Rebirth and Returns
Hold the CEO accountable for performance, timely results, and getting things moving. On the ?volume in? side (revenue), look at where and how revenue is generated and maintain that flow. On the ?volume out? side (production), get products or services out the door. How else can you bill for this work?
2. Setting Strategy ? In distressed investing, the goal is shorter-term, high multiple return commensurate with risk, while setting stage for ongoing longer-term returns for buyers who provide an exit. Implement long-term strategies that survive the exit.
3. Building A Quality Management Team ? Company value increases sharply when a strong, permanent, and credible management team, that can produce consistent sales, profits, and cash flow results is in place. Such a team establishes continuity in the organization to allow everyone to expect orderly change and new opportunities.
4. Acquiring New Business ? There are only two ways to increase sales: sell new products to existing customers or sell existing products to new customers. Clearly promote what your products and services can do for customers, differentiate them from those of the competition, and adapt to changing market conditions.
5. Establishing Sound Capital Structure ? Having a sound strategy in place, with a viable marketplace, efficient delivery and production vehicles, and a cohesive management team, will entice the investment community.
6. Implementing Processes ? Systems and processes should be used to drive the business and control day-to-day environment, which allows management to address critical issues facing the company: controlling cash and costs, increasing sales, and enhancing value creation.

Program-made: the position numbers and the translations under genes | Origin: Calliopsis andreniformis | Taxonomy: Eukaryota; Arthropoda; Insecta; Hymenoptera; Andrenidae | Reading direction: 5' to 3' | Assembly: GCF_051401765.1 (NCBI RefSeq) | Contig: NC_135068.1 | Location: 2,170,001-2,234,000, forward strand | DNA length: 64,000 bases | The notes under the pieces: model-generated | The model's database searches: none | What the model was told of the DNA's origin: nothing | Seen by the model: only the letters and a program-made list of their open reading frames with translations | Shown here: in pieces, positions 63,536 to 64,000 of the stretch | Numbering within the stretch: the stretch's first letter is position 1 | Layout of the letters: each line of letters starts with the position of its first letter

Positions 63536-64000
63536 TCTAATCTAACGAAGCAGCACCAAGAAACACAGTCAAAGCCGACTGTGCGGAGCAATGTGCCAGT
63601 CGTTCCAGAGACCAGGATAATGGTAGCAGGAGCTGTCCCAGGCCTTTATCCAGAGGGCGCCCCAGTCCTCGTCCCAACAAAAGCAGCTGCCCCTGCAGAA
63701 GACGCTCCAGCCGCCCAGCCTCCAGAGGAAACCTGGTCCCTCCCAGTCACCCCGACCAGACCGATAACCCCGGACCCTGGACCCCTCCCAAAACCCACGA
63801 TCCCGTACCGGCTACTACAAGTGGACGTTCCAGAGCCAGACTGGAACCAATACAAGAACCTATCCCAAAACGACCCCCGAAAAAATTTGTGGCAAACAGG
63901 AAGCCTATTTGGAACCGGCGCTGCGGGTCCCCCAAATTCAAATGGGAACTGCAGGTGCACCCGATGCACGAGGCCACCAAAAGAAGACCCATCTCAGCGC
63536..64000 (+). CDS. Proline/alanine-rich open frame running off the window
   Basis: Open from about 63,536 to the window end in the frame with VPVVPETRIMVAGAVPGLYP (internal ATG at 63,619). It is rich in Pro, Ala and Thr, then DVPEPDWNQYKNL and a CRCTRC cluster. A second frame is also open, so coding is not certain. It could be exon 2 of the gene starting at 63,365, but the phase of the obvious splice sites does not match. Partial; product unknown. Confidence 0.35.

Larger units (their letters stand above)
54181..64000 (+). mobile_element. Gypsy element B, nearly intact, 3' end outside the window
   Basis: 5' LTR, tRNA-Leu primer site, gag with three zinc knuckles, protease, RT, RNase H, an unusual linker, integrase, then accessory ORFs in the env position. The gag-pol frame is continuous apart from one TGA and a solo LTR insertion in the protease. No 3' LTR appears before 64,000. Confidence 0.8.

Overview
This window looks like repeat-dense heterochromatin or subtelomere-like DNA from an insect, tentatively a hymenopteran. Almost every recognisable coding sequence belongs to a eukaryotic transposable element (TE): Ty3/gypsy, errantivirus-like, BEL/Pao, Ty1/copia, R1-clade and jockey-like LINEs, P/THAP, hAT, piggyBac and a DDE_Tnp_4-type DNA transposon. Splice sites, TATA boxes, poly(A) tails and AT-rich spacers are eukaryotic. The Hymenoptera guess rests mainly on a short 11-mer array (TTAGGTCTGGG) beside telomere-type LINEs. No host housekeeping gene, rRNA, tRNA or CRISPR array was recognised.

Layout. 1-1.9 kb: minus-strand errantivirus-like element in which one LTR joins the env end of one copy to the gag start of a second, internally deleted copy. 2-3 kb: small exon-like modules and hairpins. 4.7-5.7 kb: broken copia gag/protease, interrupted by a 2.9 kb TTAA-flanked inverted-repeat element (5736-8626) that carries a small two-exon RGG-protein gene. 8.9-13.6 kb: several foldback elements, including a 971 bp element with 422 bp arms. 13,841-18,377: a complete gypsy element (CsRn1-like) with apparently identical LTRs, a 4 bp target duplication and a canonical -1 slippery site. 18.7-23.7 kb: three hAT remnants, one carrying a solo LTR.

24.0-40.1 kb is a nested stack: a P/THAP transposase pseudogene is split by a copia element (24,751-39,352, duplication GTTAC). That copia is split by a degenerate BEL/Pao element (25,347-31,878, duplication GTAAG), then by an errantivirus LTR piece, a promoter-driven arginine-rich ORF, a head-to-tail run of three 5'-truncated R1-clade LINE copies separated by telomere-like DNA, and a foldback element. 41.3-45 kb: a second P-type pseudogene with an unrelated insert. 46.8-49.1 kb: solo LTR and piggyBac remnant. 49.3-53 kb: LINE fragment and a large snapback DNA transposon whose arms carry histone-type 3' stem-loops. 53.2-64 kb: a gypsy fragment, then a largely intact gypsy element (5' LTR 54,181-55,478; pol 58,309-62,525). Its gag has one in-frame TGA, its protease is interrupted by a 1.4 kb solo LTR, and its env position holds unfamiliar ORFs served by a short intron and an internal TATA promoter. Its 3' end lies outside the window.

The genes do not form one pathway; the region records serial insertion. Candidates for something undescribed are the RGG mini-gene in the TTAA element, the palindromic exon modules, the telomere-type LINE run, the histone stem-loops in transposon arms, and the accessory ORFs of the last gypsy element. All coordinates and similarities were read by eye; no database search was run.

7. Nurturing Resources ? The key resource is a company?s workforce. Establish an incentive structure that pays only when employees accomplish goals set in the long-term strategy, and don?t subsidize poor performance.
An investor?s goal is to achieve a return when a sale occurs. The greatest return is achieved when the turnaround is complete and the company is ready for the next tranche to fund growth. At that point, many new investor/buyers want to participate.
Earnings and cash capacity + achieved X multiple on investment + demonstrated Improvements + functioning management Team in place = time to sell.
About the Author
John M. Collard, is Chairman of Annapolis, Maryland-based Strategic Management Partners, Inc. (410-263-9100, www.StrategicMgtPartners.com ), a nationally recognized turnaround management firm specializing in interim executive leadership, asset recovery, and investing in underperforming companies. He is Past Chairman of the Turnaround Management Association, a Certified Turnaround Professional, and brings 35 years senior operating leadership, $85M asset recovery, 40+ transactions worth $780M+, and $80M fund management expertise to run troubled companies, and advise company boards, litigators, institutional and private equity investors.
John M. Collard
Strategic Management Partners, Inc.